By Silbert Barrett
We, as a people, must always display power and pride in our national symbolism, and as a nation, and people of Jamaica, we have a choice. Why the “big wood” man statue (Officially called The Redemption Song Monument), instead of the “freedom statute”, in Emancipation Park?
There is absolutely no connection between emancipation and being naked. If slaves were kept naked, it is more symbolic of degradation than empowerment, which emancipation symbolizes. We will always continue to choose evil over good, if we don’t know who we are as a people — and be proud of it.
The freedom statue on Goree Island, The House of Slaves and its Door of No Return is a museum and memorial to the Atlantic slave trade on Gorée Island, 3 kilometers off the coast of the city of Dakar, Senegal. Visitors from Africa, Europe and the Americas continue to make it an important place to remember the human toll of African slavery. Honor our ancestors, if we do not, who will?
In the totality of monuments, erected to celebrate black power and its rise above enslavement, the current “big wood” statue in Jamaica’s Emancipation Park is the most despicable.
It is for this reason, that it is an affront to common decency, when we, as a society, are struggling with sexual abuse, especially of young men and girls, some of the most vulnerable in society.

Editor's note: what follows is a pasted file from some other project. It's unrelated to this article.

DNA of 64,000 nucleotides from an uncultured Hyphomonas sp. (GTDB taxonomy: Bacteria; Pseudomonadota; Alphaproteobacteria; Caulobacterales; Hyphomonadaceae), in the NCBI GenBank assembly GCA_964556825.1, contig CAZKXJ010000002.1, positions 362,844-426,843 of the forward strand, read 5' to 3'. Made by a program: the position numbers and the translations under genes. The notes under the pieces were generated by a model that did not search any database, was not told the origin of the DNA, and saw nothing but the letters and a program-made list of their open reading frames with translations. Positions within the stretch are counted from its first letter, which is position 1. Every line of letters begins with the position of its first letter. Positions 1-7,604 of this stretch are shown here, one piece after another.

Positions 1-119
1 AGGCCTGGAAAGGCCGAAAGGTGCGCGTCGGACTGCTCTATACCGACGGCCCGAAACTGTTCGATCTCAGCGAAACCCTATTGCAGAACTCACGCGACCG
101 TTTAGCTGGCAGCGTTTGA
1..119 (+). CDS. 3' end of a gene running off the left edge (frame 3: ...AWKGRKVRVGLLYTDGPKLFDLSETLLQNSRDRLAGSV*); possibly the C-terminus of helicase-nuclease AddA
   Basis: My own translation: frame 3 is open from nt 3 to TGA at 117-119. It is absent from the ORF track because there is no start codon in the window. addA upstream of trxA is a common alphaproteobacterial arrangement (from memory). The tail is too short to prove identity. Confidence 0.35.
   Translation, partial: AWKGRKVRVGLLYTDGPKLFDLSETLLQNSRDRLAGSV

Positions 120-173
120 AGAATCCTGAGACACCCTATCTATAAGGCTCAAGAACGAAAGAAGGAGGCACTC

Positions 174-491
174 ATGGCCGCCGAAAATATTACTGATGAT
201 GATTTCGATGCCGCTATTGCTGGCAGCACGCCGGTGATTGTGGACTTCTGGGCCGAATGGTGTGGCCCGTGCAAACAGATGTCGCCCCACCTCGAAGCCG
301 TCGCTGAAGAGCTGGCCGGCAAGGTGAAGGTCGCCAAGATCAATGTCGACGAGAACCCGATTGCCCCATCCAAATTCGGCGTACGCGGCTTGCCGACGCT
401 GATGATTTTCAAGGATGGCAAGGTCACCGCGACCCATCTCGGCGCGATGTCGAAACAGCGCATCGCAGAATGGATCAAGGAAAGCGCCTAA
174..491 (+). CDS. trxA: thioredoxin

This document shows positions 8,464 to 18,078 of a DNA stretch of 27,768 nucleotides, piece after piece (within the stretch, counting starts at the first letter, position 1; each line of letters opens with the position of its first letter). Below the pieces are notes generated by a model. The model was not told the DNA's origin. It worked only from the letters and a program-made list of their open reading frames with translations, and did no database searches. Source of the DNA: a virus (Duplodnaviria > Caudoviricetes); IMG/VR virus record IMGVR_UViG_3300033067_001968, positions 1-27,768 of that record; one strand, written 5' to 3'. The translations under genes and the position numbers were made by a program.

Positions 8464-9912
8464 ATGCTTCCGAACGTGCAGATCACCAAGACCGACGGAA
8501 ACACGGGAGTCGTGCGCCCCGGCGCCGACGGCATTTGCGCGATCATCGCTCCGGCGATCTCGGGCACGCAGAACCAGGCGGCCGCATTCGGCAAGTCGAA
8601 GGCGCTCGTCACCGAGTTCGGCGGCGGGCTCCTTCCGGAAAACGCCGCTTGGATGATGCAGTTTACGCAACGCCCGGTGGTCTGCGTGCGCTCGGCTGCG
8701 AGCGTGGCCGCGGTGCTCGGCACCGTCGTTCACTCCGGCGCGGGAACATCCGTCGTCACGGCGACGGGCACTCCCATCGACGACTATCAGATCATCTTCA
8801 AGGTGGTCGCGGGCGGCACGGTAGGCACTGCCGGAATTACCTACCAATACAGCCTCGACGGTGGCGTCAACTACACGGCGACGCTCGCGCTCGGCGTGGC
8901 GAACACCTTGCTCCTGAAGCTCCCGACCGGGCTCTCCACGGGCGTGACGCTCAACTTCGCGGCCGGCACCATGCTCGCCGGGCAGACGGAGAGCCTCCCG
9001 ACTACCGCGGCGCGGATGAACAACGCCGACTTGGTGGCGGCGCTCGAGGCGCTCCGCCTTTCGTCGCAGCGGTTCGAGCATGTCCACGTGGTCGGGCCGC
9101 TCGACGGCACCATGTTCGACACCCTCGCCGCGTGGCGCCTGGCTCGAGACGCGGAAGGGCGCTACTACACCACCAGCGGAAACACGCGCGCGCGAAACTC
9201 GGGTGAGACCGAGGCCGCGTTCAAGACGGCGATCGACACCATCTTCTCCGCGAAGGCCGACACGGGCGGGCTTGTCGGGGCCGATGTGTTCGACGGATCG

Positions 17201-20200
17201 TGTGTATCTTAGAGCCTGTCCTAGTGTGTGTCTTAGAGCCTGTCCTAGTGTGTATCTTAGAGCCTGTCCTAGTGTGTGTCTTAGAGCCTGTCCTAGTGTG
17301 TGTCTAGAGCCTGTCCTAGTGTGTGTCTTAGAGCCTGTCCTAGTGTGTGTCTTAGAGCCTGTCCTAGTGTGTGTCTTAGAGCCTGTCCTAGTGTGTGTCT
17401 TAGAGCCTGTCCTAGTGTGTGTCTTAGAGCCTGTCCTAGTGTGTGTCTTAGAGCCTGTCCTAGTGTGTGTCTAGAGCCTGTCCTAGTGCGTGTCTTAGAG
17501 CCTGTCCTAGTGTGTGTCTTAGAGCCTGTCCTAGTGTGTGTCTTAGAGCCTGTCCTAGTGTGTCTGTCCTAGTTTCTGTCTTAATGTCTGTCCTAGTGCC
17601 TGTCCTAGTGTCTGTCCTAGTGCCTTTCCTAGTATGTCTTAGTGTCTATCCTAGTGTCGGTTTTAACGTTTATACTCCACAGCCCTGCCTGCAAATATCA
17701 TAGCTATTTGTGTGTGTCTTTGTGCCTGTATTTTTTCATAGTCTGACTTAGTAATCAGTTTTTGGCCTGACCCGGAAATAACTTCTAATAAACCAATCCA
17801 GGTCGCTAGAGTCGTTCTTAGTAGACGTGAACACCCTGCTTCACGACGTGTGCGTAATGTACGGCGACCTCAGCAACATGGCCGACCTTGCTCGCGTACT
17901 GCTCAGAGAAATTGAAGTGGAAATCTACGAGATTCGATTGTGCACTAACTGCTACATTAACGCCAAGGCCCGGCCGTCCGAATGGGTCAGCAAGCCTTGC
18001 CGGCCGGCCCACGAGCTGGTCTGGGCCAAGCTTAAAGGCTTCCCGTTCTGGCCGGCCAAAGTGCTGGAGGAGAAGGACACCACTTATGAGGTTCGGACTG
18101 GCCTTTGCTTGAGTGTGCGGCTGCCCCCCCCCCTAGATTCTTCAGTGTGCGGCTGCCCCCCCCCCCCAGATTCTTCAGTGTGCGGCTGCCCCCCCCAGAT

The ultimate goals of our political leaders are to deconstruct our history and culture, by inserting themselves as the only reference to civic pride and culture. They are becoming our gods — if we don’t stop them.
Every decent god-fearing Jamaican should let it be known to the government that this symbolism, as a people coming out of slavery, is tainted with promiscuity and infidelity to the cause Bogle, George, Nanny, Cudjoe, and Garvey stood for.
It is time we replace it with decency and the courage and love of the black men and women, whose triumphant victory of good over evil must be honored with clear and unambiguous morality.
Silbert Barrett is a graduate of Ryerson University in Toronto and graduate student in Engineering and Public Policy at McMaster University. As an opinion columnist and blogger he explores issues and creative ideas around public policy, sustainable infrastructure and International Economic Development to empower and educate those who are concerned with good governance in public accountability and transparency. He is a strong advocate for the rights of the Jamaican Diaspora to vote as an independent electorate to impose governance conditionality for a better Jamaica.